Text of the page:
based on tables by Kilgore, Rippetoe, et al.
(Aasgaard Co, 2006)
|Men’s Class Rankings|
|Women’s Class Rankings|
The CrossFit Total reflects an athlete’s functional strength capacity more accurately than any other test, writes Mark Rippetoe, author of Starting Strength and owner of The Wichita Falls Athletic Club/CrossFit Wichita Falls.
The CrossFit Total is the sum of the best of three attempts at the squat, the press, and the deadlift. All three lifts are done while standing on the floor. They require minimal and inexpensive equipment. They are not technique- dependent to the extent of the Olympic lifts, yet they require technical proficiency beyond mere passing familiarity. They are safe when performed correctly, since they can all be performed without spotters—alone in a garage if necessary.
There is no time limit for each lift or for the length of the session in which they are all performed, but they must all be performed during one session—i.e., you cannot leave the area to rest or perform other activities between the three lifts.
Anyone in a position to attempt a legitimate CrossFit Total should be familiar enough with their capabilities on the lifts to have a fairly good idea of just what might be possible for a one-rep max (1RM). This number is what you warm up intending to do. A meet situation will involve three attempts, and this is a good way to determine a true 1RM.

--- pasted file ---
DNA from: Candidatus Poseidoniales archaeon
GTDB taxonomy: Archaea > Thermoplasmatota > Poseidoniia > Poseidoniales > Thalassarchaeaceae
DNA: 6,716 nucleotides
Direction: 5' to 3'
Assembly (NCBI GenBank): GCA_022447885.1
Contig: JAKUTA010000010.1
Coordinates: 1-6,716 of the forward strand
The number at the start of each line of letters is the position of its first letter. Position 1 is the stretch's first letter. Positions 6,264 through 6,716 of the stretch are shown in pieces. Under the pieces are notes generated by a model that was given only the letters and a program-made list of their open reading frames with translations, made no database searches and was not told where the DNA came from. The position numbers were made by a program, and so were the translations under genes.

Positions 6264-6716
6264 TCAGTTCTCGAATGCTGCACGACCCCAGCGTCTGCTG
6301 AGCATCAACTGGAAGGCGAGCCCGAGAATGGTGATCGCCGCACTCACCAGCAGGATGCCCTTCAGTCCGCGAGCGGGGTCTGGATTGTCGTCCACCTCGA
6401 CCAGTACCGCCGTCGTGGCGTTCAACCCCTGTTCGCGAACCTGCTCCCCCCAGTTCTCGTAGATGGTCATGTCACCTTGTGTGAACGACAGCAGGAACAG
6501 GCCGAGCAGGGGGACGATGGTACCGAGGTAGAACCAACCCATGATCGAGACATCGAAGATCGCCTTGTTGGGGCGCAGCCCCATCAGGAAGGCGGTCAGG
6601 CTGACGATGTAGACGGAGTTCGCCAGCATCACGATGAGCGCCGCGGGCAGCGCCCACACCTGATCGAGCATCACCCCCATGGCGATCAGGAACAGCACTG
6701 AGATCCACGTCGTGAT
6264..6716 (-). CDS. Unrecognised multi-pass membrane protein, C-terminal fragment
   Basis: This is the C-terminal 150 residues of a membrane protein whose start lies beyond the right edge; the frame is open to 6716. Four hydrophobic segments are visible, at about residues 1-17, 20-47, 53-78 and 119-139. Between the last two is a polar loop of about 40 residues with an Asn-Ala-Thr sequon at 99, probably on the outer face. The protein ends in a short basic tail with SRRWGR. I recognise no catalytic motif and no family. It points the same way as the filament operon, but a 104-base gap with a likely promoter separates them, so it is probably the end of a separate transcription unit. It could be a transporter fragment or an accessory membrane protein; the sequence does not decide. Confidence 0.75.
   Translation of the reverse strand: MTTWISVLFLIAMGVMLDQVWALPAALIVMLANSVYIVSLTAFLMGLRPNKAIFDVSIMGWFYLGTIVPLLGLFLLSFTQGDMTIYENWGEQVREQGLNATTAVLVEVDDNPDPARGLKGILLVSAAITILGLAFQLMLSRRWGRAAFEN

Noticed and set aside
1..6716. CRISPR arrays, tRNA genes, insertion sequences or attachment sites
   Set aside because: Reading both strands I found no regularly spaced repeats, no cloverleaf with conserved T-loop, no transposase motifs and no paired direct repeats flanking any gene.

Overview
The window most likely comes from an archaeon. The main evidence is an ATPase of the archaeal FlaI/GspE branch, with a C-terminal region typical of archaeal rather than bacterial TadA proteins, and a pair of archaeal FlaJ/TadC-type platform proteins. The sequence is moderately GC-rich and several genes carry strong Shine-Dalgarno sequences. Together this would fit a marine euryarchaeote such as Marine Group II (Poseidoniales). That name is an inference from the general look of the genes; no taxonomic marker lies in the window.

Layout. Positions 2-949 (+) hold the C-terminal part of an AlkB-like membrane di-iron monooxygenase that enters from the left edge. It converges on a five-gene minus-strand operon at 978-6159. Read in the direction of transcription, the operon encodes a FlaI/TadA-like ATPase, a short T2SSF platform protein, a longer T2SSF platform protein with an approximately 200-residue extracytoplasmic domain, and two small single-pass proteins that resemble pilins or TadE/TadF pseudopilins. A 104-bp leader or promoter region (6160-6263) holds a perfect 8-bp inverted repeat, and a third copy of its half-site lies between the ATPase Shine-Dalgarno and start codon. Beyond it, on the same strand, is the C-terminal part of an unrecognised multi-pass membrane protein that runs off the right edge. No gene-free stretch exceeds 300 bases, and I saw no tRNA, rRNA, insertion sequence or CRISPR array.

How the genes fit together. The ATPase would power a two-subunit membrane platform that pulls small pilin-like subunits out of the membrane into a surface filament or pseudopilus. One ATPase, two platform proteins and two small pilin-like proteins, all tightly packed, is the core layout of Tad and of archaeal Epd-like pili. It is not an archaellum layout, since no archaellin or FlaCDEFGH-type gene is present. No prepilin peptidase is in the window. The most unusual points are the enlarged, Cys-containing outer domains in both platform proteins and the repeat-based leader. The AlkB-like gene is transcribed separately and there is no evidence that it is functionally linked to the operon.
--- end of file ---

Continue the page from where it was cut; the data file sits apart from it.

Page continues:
The first attempt would be a weight you know you can do for a heavy set of three. The second attempt would be a weight you know without any doubt that you could do for a single, having just done the first attempt. And the third attempt is the weight you want to do, based on your performance on the previous two attempts. (from the CrossFit journal @CrossFit.com)
WOD: “CrossFit Total”
1rm Back Squat
1 rm Deadlift